The United States should fully back India's pursuit of permanent membership of the powerful UN Security Council, John McCain, the top Republican leader said, days after President Barack Obama described the issue as "very difficult and complicated".
"If we want India to join us in sharing the responsibilities for international peace and security, then the world's largest democracy needs to have a seat at the high table of international politics," Senator McCain said at the Carnegie Endowment for International Peace.
"The United States should fully back India's pursuit of permanent membership on the UN Security Council," he underlined yesterday at the Washington-based think tank.
Ahead of his visit, President Barack Obama had told PTI that the issue of India's permanent membership of the UN Security Council was "very difficult and complicated".
Without committing himself to a firmer support for India's bid for permanent seat in UNSC, Obama said, "I do also expect to discuss India's role as an actor on the global stage during my visit."
McCain's endorsement for India's bid for the UN Security Council gain significance given the bipartisan nature of support on Indo-US relationship between and the emergence of Republican Party as a strong force after the November 2 mid-term polls, in which it gained majority in the US House of Representatives.
"India must be represented in the foundational institutions of the global order. The United States should push for India's inclusion in the International Energy Agency, the Asia-Pacific Economic Cooperation forum, and those parts of the global non-proliferation regime from which India is still excluded," he said.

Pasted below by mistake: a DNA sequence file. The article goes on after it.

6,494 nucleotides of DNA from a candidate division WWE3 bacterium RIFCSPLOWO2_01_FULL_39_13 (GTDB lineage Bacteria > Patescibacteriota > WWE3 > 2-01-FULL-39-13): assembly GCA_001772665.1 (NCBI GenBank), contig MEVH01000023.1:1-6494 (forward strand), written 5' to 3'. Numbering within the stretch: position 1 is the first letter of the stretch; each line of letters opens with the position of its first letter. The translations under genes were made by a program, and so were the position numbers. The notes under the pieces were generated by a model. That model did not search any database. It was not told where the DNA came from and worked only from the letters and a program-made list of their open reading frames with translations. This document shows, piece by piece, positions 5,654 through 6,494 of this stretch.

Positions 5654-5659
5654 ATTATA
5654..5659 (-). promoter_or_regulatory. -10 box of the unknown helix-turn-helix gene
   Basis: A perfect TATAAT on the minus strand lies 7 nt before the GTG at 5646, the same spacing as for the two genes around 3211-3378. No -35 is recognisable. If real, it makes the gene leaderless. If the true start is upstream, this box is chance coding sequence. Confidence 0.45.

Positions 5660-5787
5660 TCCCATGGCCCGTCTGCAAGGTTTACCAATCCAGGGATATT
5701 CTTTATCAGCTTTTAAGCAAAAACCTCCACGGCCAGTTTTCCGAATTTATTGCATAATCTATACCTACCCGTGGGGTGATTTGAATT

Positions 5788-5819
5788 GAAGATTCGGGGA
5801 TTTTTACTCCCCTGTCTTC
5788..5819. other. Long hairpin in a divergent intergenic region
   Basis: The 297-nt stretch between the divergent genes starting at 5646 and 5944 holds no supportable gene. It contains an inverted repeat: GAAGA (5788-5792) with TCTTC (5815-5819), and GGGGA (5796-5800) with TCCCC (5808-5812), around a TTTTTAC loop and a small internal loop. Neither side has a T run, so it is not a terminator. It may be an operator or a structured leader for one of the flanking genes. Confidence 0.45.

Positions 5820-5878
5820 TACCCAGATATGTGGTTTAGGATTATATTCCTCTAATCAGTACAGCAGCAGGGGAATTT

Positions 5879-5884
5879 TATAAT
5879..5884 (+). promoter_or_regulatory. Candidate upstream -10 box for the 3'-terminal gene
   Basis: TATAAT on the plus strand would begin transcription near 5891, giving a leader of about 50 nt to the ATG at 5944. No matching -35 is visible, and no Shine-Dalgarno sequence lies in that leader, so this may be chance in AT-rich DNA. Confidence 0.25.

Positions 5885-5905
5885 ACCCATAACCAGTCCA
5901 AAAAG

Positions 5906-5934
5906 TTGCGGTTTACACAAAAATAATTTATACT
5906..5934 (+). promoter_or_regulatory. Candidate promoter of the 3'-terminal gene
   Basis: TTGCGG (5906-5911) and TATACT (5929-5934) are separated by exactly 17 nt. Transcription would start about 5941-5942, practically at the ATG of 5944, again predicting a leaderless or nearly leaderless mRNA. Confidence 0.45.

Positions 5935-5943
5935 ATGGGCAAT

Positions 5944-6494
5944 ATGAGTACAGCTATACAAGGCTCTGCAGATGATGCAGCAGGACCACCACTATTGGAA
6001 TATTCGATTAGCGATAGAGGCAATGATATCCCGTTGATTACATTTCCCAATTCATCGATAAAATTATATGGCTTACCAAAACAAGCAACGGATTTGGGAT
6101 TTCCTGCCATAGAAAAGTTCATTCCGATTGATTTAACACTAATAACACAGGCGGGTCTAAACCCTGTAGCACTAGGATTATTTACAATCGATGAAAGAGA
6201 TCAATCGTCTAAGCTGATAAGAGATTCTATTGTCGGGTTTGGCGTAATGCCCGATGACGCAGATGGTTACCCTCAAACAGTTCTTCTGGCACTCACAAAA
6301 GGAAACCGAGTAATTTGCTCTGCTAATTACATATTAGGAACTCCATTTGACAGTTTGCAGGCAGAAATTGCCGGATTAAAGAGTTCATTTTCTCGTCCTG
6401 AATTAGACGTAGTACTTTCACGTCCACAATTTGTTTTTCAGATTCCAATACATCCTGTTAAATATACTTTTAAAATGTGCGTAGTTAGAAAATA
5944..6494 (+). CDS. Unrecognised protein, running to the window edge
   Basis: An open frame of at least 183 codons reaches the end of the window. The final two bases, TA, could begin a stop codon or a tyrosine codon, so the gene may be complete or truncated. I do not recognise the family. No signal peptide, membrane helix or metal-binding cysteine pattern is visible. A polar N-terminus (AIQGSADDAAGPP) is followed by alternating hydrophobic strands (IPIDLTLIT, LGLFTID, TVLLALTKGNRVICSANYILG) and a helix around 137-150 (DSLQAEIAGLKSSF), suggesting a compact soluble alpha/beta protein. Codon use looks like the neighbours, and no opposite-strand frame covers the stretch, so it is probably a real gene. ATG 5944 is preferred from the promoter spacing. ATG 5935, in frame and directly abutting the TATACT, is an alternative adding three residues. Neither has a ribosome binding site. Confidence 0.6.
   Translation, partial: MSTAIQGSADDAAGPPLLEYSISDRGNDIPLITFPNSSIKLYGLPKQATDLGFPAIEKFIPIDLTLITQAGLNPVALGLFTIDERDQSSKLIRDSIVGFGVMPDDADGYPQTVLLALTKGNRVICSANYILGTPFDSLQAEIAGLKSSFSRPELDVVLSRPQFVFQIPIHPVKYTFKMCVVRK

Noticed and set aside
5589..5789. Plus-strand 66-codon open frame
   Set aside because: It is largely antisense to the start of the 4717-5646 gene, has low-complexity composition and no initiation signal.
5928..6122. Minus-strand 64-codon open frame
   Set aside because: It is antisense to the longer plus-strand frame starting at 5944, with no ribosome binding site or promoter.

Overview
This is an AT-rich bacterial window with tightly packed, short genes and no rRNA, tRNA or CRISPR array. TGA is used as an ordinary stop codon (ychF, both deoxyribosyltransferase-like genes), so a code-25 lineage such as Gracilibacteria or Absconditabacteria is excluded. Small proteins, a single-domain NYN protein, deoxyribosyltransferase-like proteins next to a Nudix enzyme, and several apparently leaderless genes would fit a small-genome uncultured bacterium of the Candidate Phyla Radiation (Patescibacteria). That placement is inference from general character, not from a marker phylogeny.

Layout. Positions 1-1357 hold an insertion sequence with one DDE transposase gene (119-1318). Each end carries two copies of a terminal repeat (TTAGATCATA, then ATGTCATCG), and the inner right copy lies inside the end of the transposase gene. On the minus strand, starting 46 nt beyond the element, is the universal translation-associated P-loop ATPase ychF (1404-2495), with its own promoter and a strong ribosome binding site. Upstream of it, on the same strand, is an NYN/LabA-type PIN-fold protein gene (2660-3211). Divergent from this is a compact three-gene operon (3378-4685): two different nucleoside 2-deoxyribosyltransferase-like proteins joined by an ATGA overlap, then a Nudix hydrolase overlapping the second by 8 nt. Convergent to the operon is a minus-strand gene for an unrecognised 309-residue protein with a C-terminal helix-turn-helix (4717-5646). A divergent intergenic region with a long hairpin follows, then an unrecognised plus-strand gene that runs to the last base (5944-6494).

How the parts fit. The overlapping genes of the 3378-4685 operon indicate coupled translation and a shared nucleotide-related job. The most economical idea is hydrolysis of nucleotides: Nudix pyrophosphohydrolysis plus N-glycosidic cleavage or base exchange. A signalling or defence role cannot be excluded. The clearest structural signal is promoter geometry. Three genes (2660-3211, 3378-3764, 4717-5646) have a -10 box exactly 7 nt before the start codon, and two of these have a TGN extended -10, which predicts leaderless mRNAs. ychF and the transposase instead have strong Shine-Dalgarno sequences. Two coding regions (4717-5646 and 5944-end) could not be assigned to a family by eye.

McCain, who contested unsuccessfully against Obama in the US presidential polls in 2008, said India is also naturally poised to lead in the global promotion of democratic governance, which is increasingly a norm of the international order that our nations should foster.
"It is my hope that the US can work together with India to develop its own national institutions for the promotion of democracy worldwide.
"In the final calculation, the most positive feature of US-India relations is our shared democratic values, and it is ultimately our success in advancing these values together that will provide the most enduring source of security for us both," he observed.
He underlined that the expectations for the US-India partnership was "extremely high".
"If India and the US are to build a strategic partnership, we must each want it, and commit to it, and defend it in equal measure.
"And though our democratic values are our greatest source of strength, it is the domestic pressures of our democratic politics that pose perhaps the single greatest danger to our emerging partnership," he said.
He underlined the need to "navigate these issues with care and forethought" because "those decisions will be significantly shaped by the actions of the other".